Sexual Chocolate: Nature’s Naughty Yet Healthy Indulgence

Throughout much of history, chocolate has been considered an aphrodisiac. From the world’s most famous lover Casanova, who was known to drink Cioccolata at Café Florian in Venice and considered chocolate to be the “elixir of love” (and more stimulating than champagne) to Montezuma, who it’s claimed drank a cup of chocolate before entering his harem, chocolate has been noted as one of nature’s most mystical aphrodisiacs. One report on the ancient Aztecs noted that because of this, all foods made with chocolate were strictly forbidden to women. (1) As a nutritionist– and a man with common sense– I know the second golden rule is NEVER get between a woman and her chocolate! But what is it about chocolate that stimulates our bodies and minds and is it actually healthy?


Infamous sex therapist Dr. Ruth Westheimer noted that “the taste of chocolate is a sensual pleasure in itself, existing in the same world as sex.” There are many properties inherent in chocolate that lead to this phenomenon. One of the chemicals in chocolate is Tryptophan, an essential amino acid that is required by the brain to produce Serotonin. Serotonin is a neurotransmitter that modifies mood, generating feelings of pleasure and promotes an overall sense of wellbeing. Chocolate also contains Phenylethylamine, a naturally occurring amino-acid considered to have aphrodisiacal effects. Phenylethylamine is a substance which is released naturally in the human body when you’re in love. Chocolate also contains Theobromine, a chemical stimulant with a mood improving effect. Lastly, chocolate contains another neurotransmitter, Anandamide. Anadamine targets the same brain structure as THC (tetrahydrocannabinol), the active ingredient in cannabis. (2)


So why do women typically have a stronger emotional satisfaction from chocolate than men do? According to head nutritionist for Dr. Mercola’s Optimal Wellness Center Jim Marlowe, (who happens to be one of my nutrition coaches) “Women classically have a different relationship with food then men. Typically, women get more pleasure out of foods like deserts and sweets than a man will. In a man’s brain, the pleasure center for food and sex are very close but distinctly separate. In women, they are superimposed on each other. In general, when a woman eats chocolate or desert the pleasure response leads to an intense feeling that’s more than a man can understand.” (3)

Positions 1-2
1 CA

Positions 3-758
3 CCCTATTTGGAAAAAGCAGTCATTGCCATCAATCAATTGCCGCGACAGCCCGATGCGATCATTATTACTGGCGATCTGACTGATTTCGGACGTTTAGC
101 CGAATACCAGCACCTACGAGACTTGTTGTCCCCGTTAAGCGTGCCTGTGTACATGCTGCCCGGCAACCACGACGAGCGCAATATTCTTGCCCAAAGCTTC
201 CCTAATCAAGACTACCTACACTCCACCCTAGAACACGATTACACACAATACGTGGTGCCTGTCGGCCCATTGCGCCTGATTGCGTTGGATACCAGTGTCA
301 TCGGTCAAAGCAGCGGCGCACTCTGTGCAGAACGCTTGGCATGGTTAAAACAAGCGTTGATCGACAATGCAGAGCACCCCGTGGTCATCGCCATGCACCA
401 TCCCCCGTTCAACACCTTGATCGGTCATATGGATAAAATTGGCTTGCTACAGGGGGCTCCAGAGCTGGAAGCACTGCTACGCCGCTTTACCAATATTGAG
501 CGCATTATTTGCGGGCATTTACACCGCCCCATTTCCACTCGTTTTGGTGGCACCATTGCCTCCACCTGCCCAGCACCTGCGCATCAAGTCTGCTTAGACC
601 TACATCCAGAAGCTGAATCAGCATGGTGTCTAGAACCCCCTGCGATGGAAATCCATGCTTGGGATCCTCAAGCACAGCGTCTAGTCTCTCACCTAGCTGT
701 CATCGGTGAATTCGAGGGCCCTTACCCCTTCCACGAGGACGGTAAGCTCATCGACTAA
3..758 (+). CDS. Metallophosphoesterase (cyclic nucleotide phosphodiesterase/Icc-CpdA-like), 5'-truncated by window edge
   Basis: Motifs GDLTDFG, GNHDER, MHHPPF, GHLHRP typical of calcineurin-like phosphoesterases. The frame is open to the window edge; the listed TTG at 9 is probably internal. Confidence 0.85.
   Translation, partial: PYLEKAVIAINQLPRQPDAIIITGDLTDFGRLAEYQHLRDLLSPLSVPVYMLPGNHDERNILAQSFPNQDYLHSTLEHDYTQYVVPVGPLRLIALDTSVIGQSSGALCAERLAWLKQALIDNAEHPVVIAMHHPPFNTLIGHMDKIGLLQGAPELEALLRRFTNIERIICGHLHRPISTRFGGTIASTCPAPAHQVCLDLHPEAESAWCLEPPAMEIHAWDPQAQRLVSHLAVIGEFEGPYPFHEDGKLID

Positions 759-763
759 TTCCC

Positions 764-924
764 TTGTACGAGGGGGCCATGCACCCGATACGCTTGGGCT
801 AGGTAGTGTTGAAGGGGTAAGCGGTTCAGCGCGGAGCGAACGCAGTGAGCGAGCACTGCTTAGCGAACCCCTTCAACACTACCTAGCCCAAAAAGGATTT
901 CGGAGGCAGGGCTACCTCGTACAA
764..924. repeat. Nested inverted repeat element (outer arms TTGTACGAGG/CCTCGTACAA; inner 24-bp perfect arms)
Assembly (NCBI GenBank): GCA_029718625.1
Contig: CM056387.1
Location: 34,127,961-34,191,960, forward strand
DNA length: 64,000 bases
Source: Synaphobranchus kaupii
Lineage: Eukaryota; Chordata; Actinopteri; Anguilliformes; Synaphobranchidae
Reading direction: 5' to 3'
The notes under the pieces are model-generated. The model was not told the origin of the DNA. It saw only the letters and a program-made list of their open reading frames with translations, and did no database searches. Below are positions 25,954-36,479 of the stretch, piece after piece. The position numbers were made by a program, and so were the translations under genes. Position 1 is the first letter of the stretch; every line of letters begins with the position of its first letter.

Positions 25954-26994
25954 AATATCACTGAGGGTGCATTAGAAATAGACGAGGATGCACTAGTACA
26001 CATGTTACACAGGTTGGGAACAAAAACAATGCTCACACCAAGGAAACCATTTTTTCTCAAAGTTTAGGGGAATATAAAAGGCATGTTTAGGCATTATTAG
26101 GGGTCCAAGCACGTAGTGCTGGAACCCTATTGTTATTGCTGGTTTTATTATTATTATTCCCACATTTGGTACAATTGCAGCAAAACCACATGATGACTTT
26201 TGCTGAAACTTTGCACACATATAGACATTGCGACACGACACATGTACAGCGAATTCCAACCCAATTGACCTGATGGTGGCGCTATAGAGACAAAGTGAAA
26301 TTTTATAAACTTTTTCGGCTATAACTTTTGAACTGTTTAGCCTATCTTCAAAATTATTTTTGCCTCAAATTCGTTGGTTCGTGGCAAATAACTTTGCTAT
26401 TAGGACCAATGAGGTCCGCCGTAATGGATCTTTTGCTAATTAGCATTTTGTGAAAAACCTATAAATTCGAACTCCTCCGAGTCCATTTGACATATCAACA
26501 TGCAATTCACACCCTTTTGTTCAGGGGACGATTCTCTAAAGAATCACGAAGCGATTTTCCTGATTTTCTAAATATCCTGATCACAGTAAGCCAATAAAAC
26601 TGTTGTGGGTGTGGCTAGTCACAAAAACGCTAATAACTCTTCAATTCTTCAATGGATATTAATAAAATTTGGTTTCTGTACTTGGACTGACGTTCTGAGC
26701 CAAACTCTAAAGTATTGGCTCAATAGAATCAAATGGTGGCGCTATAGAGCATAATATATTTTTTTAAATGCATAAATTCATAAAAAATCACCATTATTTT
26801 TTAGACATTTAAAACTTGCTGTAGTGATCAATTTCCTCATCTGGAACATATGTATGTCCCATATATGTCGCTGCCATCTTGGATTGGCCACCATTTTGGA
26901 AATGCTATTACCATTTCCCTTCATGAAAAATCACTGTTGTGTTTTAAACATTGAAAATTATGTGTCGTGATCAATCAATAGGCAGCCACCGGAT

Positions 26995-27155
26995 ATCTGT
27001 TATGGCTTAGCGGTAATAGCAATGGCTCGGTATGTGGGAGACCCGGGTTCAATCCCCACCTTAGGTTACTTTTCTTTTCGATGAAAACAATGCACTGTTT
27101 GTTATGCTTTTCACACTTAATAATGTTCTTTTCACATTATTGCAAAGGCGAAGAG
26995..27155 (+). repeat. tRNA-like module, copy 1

According to Italian researchers, women who eat chocolate regularly have a better sex life than those who deny themselves the treat. Those consuming chocolate had the highest levels of desire, arousal and satisfaction from sex. The study, which was presented at the European Society for Sexual Medicine in London, found: “Women who have a daily intake of chocolate showed higher levels of desire than women who did not have this habit. Chocolate can have a positive physiological impact on a woman’s sexuality.” (4)


Recently, British scientists observed couples while they ate squares of dark chocolate and while they kissed passionately. Sorry to say but chocolate prevailed. Women’s heart rates rose 20 percent more and their bodies released 4 times the endorphins when they ate the cacao-rich chocolate. (5)


So is chocolate truly “healthy”? Absolutely! Yet the ingredients that we typically mix with chocolate are not. The higher the cacao level the more beneficial it is for your health. Ideally, choose an organic chocolate with cacao levels at least 65%. For example, the organic cacao used in FIT 365 shakes is more than twice as strong as red wine or green tea in the powerful antioxidants polyphenol catechins. Remember, chocolate is naturally bitter not sweet so make sure you choose a chocolate source that is healthfully sweetened. For example, chose candies sweetened with xylitol or raw honey rather than cane sugar. If using chocolate with cane sugar, keep your quantities low enough to keep you from a large insulin spike but high enough to satiate your desire. So enjoy your chocolate– and fellas don’t worry that she enjoys chocolate more than kissing you. Just get her some chocolate at the end of the date and let nature’s naughty indulgence work its magic for you!


1. British Broadcasting Corporation. Science & Nature, Hot Topics: The Science of Chocolate. 2002. Accessed March 13, 2006 from: http:// and chocolate/addictive2.shtml.


  1. Benton D, Donohoe RT. 1999. The effects of nutrients on mood. Public Health Nutr. Sep;2(3A):403-9.
  1. My phone meeting with Jim Marlowe June 11, 2006.
  1. New York Times. November 14, 2004. “Women Really Are Hot For Chocolate!”

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